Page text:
from Christopher Simpson, The Splendid Blond Beast

"The present world order supplies stability and rationality of a sort for human society, while its day-to-day operations chew up the weak, the scapegoats, and almost anyone else in its way. This is not necessarily an evil conspiracy of insiders; it is a structural dilemma that generates itself more or less consistently from place to place and from generation to generation.

Much of modern society has been built upon genocide. This crime was integral to the emergence of the United States, of czarist Russia and later the USSR, of European empires, and of many other states. Today, modern governments continue extermination of indigenous peoples throughout Asia, Africa, and Latin America, mainly as a means of stealing land and natural resources. Equally pernicious, though often less obvious, the present world order has institutionalized persecution and deprivation of hundreds of millions of children, particularly in the Third World, and in this way kills countless innocents each year. These systemic atrocities are for the most part not even regarded as crimes, but instead are writ- | ten off by most of the world's media and intellectual leadership as acts of God or of nature whose origin remains a mystery.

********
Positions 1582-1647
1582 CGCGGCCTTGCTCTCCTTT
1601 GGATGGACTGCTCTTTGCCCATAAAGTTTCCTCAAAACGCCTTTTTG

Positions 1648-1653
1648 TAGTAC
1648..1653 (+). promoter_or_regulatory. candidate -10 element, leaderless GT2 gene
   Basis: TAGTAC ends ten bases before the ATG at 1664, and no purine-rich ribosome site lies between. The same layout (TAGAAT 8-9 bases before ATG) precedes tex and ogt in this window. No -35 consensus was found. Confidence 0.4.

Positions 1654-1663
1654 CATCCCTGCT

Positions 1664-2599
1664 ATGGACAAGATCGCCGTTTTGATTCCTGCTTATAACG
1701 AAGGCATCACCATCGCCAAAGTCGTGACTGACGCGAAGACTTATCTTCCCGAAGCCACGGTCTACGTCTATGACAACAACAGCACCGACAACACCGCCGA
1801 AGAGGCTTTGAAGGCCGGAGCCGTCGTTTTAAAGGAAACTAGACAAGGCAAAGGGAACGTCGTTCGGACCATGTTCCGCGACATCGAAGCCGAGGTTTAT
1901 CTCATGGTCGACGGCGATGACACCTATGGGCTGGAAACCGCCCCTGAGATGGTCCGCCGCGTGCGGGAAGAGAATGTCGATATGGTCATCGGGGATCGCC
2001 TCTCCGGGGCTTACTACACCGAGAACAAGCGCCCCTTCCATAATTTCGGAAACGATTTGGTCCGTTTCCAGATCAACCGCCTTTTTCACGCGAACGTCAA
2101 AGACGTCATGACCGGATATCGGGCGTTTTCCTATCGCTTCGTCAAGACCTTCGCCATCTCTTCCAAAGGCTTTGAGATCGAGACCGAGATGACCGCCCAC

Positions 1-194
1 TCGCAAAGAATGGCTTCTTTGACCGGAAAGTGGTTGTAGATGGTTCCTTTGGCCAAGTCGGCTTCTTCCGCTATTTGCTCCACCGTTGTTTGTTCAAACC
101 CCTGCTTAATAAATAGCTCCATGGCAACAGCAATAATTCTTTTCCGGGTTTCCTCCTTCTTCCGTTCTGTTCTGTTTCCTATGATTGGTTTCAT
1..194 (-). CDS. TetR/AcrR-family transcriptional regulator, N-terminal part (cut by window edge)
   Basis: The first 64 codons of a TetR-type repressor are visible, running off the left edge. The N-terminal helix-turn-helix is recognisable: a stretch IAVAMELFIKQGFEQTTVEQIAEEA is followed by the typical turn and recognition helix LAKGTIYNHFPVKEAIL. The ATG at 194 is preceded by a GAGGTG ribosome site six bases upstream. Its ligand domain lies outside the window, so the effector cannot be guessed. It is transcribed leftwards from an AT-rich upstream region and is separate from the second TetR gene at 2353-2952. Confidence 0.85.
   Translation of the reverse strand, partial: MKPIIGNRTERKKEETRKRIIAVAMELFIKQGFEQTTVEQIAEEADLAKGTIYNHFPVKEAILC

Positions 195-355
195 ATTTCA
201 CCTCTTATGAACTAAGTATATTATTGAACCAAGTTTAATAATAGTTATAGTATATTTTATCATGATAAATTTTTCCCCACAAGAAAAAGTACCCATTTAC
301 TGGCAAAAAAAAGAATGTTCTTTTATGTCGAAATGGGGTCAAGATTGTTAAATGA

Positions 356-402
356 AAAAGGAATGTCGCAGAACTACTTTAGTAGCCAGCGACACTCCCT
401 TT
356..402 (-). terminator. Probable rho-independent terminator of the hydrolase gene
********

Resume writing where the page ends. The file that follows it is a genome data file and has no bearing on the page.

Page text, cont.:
It is individual human beings who make the day-to-day decisions that create genocide, reward mass murder, and ease the escape of the guilty. But social systems usually protect these individuals from responsibility for "authorized" acts, in part by providing rationalizations that present systemic brutality as a necessary evil. Some observers may claim that men such as Allen Dulles, Robert Murphy, et al. were gripped by an ideal of a higher good when they preserved the power of the German business elite as a hedge against revolution in Europe. But in the long run, their intentions have little to do with the real issue, which is the character of social systems that permit decisions institutionalizing murder to take on the appearance of wisdom, reason, or even justice among the men and women who lead society.

Progress in the control of genocide depends in part on confronting those who would legitimize and legalize the act. The cycle of genocide can be broken through relatively simple-but politically difficult-reforms in the international legal system. It is essential to identify and condemn the deeds that contribute to genocide, particularly when such deeds have assumed a mantle of respectability, and to ensure just and evenhanded punishment for those responsible. But the temptation will be to accept the inducements and rationalizations society offers in exchange for keeping one's mouth shut. The choice is in our hands."